Basics of Interplanetary Flight
ART CENTER COLLEGE OF DESIGN PUBLIC PROGRAMS
PLEASE JOIN US FOR THE 2014 SUMMER SESSION
THE ONLY PREREQUISITE IS CURIOSITY.
Here's a link to the school calendar.
- Seven consecutive Thursdays 7-10 pm
- Twelve participants total (age 18 min)
- Map to South Campus
- About the instructor
- Questions? Please email Dave
Please spread the word among friends and family who are interested in planetary exploration!
- Once registration opens, the correct course description can be found in the online catalog. (Other times, you'll see a note that the spring and fall sessions are cancelled; that's because it's only offered during the summer terms.)
- To register online, do a Keyword Search for INTERPLANETARY.
Tuition and Discounts:
- Tuition is $315 (or as updated in the ArtCenter Catalog)
- Discounts are offered to teachers, seniors, ACCD grads, and others:
visit this page for information.
- Art Center kindly offers members of The Planetary Society a 25% discount by registering in person, bringing evidence of TPS membership (address imprint on The Planetary Report).
Texts for the course
By course instructor Dave Doody:
- JPL's free online Basics of Space Flight Tutorial
- Optional hardback book (Springer-Praxis 2009) written with participants of this course in mind. This textbook is part of Springer's Astronautical Engineering series, so it doesn't avoid the math. It has a full-color hardback cover, and is printed on acid-free paper: in other words, it's expensive. But well worth it!
- NEW in 2012: Optional paperback book, Basics of Space Flight created from the contents of the JPL Basics website. Available in a full color edition, and a low-cost black & white edition. This book does not cover as much technical detail as the above title. It does contain good reference material, and should serve well in class. This book is produced by Amazon Print-on-Demand, and is much less expensive than the above. The entire book is also available as a PDF, free of charge, for use on some portable devices. If you'd like to download the 20 MB file, go to the JPL Basics website; you'll see the "Download" icon in the lower left corner.
- You don't have to know the first thing about space flight to participate fully in this class. All you have to be is curious about how humans are exploring the universe today, and what is being found.
- If you have a web-enabled phone or other device, bring it along, it will come in handy. There's wireless internet access in the classroom, of course.
- Is there a lot of Math? Many people are looking for in-depth mathematical treatment. Most, though, say they'd rather not have a lot of math. In our classroom sessions, you probably won't notice much math. But there's some set forth in my book Deep Space Craft (Springer, 2009), plus lots of references to in-depth treatment elsewhere.
Comments from previous course participants
- "One of the best courses I have taken in my past 8 years of college courses."
- "This class offers a unique and unparalleled opportunity to explore and learn about a very exciting field of study that offers much to draw upon."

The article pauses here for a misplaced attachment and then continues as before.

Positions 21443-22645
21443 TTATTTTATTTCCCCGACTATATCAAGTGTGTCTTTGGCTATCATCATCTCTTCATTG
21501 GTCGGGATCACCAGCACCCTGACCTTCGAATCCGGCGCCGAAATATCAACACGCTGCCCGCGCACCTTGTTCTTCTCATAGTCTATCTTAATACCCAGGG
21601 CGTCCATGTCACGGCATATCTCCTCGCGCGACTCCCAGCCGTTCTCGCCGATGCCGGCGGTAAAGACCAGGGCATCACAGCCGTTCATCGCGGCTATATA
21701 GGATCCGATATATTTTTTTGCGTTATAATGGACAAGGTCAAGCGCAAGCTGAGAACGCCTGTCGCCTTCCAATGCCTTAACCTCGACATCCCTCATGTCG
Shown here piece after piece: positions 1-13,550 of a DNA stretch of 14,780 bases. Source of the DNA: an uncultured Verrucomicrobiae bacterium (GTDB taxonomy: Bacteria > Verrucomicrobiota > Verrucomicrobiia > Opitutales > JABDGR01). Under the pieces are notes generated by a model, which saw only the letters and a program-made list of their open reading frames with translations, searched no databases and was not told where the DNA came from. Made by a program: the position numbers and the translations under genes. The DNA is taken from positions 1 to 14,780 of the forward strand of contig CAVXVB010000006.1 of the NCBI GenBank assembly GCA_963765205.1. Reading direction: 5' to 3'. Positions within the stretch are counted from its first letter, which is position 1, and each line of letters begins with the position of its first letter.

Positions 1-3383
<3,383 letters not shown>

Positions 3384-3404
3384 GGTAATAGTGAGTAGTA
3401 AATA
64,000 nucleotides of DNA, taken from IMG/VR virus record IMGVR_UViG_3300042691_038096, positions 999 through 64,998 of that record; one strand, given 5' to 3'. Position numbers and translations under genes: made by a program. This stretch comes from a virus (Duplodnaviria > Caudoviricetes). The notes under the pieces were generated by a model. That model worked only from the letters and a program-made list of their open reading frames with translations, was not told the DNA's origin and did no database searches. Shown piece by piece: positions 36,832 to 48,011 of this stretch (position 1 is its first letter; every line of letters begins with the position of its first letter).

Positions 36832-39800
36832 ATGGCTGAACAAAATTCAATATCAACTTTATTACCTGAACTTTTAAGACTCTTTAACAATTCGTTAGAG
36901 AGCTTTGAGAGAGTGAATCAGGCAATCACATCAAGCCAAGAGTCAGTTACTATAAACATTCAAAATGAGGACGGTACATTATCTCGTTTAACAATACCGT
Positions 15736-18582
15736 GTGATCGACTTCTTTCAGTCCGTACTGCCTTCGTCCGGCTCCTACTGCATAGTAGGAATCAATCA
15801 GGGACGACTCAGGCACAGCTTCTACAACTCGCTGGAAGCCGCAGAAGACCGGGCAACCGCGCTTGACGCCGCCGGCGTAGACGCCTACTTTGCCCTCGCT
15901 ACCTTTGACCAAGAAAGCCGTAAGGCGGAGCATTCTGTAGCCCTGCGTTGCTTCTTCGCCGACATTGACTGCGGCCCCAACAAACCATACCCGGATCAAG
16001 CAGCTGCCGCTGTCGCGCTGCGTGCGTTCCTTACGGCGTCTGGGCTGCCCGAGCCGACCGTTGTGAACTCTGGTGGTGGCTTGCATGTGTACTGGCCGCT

- "The many ingenious demonstrations of abstract concepts was a treasure trove."
- "This class really does two things: teaches the concepts, but also is a survey of how to communicate difficult material of any field."
- "I was having too much fun for the course to end."
We live on a rare and fragile life-sustaining planet, the companion of an average star orbiting a spiral galaxy's central black hole. We have new senses, many of them originally developed for space exploration. How do these new senses work? What are they telling us? How are we affected by the ability to see and hear and "smell" in radio "light"? The infra-red? Ultra-violet? Gamma radiation?
We are encountering new worlds with our new senses. And we humans are in the extraordinary position today to be seeing some of these places up close for the first time ever, all via robot emissaries. How do you design a robot spacecraft and travel among the planets? How do you fly it and tell it what to do? What information is it sending back?
If you find these topics compelling, please join us for seven consecutive Thursday evenings at the inspiring Art Center College of Design South Campus at Raymond & Glenarm in Pasadena.
The course is an interactive, high-fidelity survey of disciplines and projects in today's interplanetary flight. It involves the participants in a variety of techniques, including visuals, design-based learning, hands-on physics, brainstorming, lecture, demonstrations, guest speakers, and lots more. No credit means no tests, no mandatory assignments, only a 3-hour-per-week time commitment: 7-10 p.m. Thursdays.
We generally divide each of our three-hour meetings into developing three lines of inquiry:
- Grasping each of the major factors in the whole environment in which we live and in which we operate interplanetary robots (this environment can be concisely described as the space among the many companions of a dwarf star in a bubble, orbiting a supermassive black hole at the center of one of many galaxies); Understanding how such a description is obtained and interpreted.
- Learning how spacecraft are put together, what all their components do, how they move and work, the paths they follow, and why;
- Surveying the results; seeing and experiencing new worlds, encountering the latest and ongoing discoveries, all placed in proper context with #1 and #2 above.